Goshawk?

Hi Folks, I live in the suburbs of Birmingham West Midlands we have a large garden with many mature trees at the end. Yesterday I saw a bird sitting on the outer branches of one of them. It was similar to a sparrow hawk but larger, very dark upper, barred chest sand a very noticeable white under parts. Of course after I had studied it through my bins I went to get my camera and when I returned it had flown! I looked it up and a goshawk description matched exactly. Could this be possible in this area? Thanks folks

isn't wild wonderful

  • Not that would be considered normal Goshawk territory but I suppose not impossible if it was just passing through. Some female Goshawks are quite large and can match a male Gos. for size. If you are sure of hour sighting pass it onto your local recorder or group as others may have seen it so it would help confirm your sighting

    Pete

    Birding is for everyone no matter how good or bad we are at it,enjoy it while you can

  • The only thing that the description says that rules out sparrowhawk is it was "larger". The rest could be applicable to the considerably more likely sparrowhawk. Size is always difficult, esp when there's some distance as in this case. Highly unlikely but not impossible is probably as close as it can be re it being a goshawk.
  • Thanks Robbie, I haven't seen it again, but as we frequently have a sparrow hawk quite close to the house-sadly have seen many a "kill" I am still sure it wasn't a sparrow hawk, if Goshawk unlikely perhaps it was some escapee. Maybe I will never know but thanks anyway

    isn't wild wonderful

  • Yes thanks Seaman I have put a message on our local forum

    isn't wild wonderful

  • No probs. Out of interest, apart from size, how did it appear different to those you have seen closer up?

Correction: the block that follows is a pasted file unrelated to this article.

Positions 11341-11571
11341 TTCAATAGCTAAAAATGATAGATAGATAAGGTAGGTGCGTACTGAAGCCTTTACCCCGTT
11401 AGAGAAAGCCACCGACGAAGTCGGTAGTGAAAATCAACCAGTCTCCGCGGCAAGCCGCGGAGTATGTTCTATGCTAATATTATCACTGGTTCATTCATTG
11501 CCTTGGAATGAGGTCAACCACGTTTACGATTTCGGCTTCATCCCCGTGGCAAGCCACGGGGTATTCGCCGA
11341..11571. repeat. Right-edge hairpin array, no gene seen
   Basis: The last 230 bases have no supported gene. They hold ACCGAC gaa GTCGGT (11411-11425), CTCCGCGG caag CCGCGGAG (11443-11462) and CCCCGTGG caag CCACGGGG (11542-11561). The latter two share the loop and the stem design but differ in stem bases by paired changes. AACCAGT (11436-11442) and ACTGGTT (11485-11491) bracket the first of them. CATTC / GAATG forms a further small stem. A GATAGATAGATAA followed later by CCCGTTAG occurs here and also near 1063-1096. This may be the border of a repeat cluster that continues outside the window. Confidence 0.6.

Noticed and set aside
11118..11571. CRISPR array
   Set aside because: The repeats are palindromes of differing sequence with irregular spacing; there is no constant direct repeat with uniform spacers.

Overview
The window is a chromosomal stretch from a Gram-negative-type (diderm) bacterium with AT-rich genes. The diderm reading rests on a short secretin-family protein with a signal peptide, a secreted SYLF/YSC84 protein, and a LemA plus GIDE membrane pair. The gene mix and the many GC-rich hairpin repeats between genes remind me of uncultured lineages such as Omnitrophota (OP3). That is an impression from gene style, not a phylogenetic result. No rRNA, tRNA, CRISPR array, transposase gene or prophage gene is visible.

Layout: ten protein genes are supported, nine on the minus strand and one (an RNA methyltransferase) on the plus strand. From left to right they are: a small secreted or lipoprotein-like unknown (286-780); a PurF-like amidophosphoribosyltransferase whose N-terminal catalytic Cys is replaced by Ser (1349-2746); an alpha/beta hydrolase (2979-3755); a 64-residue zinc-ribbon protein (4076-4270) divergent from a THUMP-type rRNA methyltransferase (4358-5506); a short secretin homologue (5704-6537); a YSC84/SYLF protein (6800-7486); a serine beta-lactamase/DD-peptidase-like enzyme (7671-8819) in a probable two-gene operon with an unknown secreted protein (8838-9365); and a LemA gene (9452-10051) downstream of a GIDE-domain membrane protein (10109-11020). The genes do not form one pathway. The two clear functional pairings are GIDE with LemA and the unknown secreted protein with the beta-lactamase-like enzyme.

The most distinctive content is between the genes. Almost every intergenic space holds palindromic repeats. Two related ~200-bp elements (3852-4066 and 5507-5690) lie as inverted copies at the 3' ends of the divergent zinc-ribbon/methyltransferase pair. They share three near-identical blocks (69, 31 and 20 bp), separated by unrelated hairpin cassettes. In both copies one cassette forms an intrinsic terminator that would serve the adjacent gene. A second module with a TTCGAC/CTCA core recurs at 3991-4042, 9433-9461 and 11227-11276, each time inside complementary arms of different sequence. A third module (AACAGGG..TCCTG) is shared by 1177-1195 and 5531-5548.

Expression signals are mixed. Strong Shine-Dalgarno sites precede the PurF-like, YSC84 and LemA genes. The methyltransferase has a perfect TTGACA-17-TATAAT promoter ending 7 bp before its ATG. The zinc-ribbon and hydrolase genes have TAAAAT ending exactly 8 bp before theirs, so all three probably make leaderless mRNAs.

• In reply to Robbo:

    Hi, it sat very upright unlike or S hawk who always sits on a pole in the garden slightly angled. its tail was quite a bit longer and as it was on the outer branch of the tree I could see it's under part was much bigger and whiter. Thanks for your interest , Marian

    isn't wild wonderful

  • In reply to Anthony James:

    One can never say never but a Sparrowhawk is much more likely to see in a garden than a Goshawk. Female Sparrowhawks can be up to 25% larger than the male. Take a look at these two big girls for example.

    What do you think. Could it have been a female?

    ____________________________________________________________________

    Regards,Tony

    My Flickr Photostream 

  • In reply to Anthony James:

    ......and two of a young male we had visiting a couple of weeks ago. Quite upright.

    Shame about the twig, and taken through glass and on full zoom......but the posture is fairly typical.

    The more I read, the more I suspect it being a sparrowhawk. Outer branches of trees add more weight (pun intended) to sparrowhawk. As you can see from TJ's photos, your description matches his individuals.

  • In reply to Robbo:

    Yes TJ and Robbo It must have been a female we have only had a male before- I'm disappointed but at least I was thrilled for a short time Thanks all

    isn't wild wonderful

  • Anthony, I'm not able to confirm or deny the sighting, however, I would take Robbo's response as pretty accurate, he is a good source of information.

    Its that KitKat moment (you may remember the KitKat dancing panda advert), it always happens when the camera isn't ready, I've been there too many times before, so unless I'm due to go anywhere, my camera is always on standby. Here we have buzzards and sparrowhawks and once, a kestrel, but only the once.

    I'll also say hello to a fellow West Midlander, I'm over to the East of Brum.

    Another possible source for info could be the West Midlands Bird Club who might be able to help a little more.

    Mike

    Flickr Peak Rambler